RSUs, or Restricted Stock Units, are quite prevalent in the tech sector as an employee benefit. Today we cover everything you need to know about RSUs, their tax implications, and the myths around them.
RSUs, or Restricted Stock Units, are ways to compensate employees that tie them to company performance and provide an incentive to stay with the company. It's a certain number of shares of company stock.
The shares don't become the employees until the RSUs vest, which can happen partially or completely as the employee stays longer with the company.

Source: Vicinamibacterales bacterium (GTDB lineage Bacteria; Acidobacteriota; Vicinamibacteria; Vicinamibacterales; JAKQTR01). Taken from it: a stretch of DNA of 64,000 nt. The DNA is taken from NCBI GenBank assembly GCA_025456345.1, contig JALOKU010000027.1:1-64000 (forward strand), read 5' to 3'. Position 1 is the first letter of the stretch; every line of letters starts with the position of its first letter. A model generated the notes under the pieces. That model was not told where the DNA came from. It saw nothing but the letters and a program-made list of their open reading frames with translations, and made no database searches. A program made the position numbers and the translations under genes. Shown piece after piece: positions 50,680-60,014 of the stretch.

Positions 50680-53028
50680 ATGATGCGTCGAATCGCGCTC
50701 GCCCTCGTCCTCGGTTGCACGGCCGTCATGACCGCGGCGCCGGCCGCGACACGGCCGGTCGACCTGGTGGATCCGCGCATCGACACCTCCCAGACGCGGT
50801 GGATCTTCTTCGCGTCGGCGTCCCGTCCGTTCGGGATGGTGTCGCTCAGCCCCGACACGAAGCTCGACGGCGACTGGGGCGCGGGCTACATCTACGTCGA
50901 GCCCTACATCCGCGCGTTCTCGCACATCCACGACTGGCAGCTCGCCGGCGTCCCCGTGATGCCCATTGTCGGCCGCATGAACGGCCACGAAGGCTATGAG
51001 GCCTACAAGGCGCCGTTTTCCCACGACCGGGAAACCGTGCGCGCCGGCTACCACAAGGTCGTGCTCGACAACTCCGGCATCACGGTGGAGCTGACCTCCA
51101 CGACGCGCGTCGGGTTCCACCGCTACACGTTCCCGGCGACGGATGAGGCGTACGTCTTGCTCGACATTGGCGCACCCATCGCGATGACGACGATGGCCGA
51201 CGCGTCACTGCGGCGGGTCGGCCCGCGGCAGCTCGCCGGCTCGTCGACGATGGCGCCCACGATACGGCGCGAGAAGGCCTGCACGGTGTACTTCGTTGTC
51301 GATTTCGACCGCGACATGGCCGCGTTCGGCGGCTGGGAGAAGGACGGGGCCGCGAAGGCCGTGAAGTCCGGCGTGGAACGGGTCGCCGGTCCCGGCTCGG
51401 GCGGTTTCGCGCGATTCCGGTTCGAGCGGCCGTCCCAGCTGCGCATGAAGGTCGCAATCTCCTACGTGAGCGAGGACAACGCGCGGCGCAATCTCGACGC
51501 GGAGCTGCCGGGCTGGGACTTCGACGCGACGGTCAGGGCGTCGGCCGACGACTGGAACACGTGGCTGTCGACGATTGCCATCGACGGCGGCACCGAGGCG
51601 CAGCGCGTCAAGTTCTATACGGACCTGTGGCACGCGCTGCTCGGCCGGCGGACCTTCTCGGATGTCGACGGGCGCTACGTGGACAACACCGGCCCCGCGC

When the shares vest, you are taxed on the value of the stock as regular income. When you sell the shares, you are taxed on the change in the stock price.
For example - at vest, you have 100 shares at $50 per share. That's a value of $5,000.
If you sell the stock when it's at $51 per share, you are taxed on the $1/share gain.
Amy breaks all of this down, including reasons why you may want to hold or sell your RSUs, and when.
Blog Post on RSU Tax Misconceptions
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